This was the week of Black Friday which I was thoroughly sick of by Monday. Even Johnson’s Cleaners (where I used to drop off my shirts for ironing) sent me a “Black Friday” offer. I mean, are school tuck shops in on the act? Churches? Brothels?
Brothels. Hmmm. I see that Nigella is on TV. There’s an old saying that every man wants a wife who is a cook in the kitchen and a whore in bed. Nigella seems to be trying to turn that on it’s head. And anyway it’s not true. What every right-thinking man wants is Delia in the kitchen. End of story. I wrote last week that November is made for curries. I forgot to mention that it’s also made for warm, hearty soups, and if there’s one recipe I will fight to the death for, it’s Delia’s version of lentil and bacon. I cannot go through a week in winter without it. (Just watch you don’t pour in a big tin of chopped tomatoes, you only need half one.)
I like to browse a few travel blogs, sometimes just for the pictures of sunnier climes, and one of my favourites with some great photography from the American West is Wheeling It. This week, however, Nina posted a reflective note about the Darker Side of Blogging, which was really interesting for anyone who blogs regularly or is thinking about it. Another blog I follow, Julie and Jason’s Our Tour posted several photos of sunny Spain, although seemingly sleeping in an RV can be pretty cold at this time of year, even on the Costa del Sol.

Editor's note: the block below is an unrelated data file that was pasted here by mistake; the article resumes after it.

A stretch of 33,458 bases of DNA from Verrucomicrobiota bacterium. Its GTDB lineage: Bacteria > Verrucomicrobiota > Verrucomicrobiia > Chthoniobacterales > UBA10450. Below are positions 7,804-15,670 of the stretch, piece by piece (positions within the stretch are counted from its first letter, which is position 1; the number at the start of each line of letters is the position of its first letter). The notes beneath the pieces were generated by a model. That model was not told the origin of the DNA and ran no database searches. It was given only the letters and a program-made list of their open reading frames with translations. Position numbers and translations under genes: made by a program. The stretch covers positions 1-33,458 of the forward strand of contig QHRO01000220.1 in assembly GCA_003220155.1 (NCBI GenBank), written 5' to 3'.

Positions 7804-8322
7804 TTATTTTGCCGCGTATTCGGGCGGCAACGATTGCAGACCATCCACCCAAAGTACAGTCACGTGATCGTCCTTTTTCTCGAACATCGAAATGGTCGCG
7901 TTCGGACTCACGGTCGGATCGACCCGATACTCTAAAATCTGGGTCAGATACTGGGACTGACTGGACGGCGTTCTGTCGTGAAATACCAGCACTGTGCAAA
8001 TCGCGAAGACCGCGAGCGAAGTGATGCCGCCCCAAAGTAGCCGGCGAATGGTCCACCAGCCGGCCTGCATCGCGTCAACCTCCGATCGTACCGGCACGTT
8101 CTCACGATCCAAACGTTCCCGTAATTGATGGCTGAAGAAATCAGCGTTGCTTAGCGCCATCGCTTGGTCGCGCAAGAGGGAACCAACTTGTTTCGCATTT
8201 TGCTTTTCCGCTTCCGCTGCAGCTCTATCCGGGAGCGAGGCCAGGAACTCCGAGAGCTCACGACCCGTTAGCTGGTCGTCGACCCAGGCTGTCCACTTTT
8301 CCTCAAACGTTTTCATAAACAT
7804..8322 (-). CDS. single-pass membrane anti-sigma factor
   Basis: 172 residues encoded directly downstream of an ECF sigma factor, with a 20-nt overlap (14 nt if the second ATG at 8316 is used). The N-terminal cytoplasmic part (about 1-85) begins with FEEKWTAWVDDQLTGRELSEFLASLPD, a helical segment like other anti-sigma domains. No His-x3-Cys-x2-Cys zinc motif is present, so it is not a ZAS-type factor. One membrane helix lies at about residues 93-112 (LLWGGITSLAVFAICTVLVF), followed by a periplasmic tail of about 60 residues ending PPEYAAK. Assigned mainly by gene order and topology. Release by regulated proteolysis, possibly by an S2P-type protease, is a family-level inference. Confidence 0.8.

The winter weather also had me thinking about buying decent footwear for walking as I need to keep up my Fitbit’s 10,000 steps a day. I have a pair of excellent shoes that I bought years ago, Brasher Countrymasters, but the padded heel at the back of the shoe (not the sole) has gone all weak and mushy. It’s quite irritating to walk with, feels not unlike as if your sock has rolled up within your shoe. Being frugal, however, I thought I’d see if I can find a cobbler – remember them? – who might be able to repair this. Do real ones still exist though?
Talking about winter, Captain Scott was once asked that within his band of men, how many were equipped to take on the leadership role if he were to die en route to the antarctic.
“One in twenty”, he replied.
“Is that an approximate or exact number?” he was further questioned.
I find this rule applies to other things. About one in twenty books I read I’d recommend to others as a must buy. One in twenty films is a must see. Same for box sets. And, having written the paragraph above, recipes. So I’m pleased to wholeheartedly recommend to you a book I’m reading this week that might be the one in twenty : Sapiens: A Brief History of Humankind. Trust me on this, and put it on your Santa list. And I’ll try to let you know when I think I’ve written my one in twenty blog post that’s worth reading. Bear in mind, however, that this might mean I could write two hundred and then do ten in a row.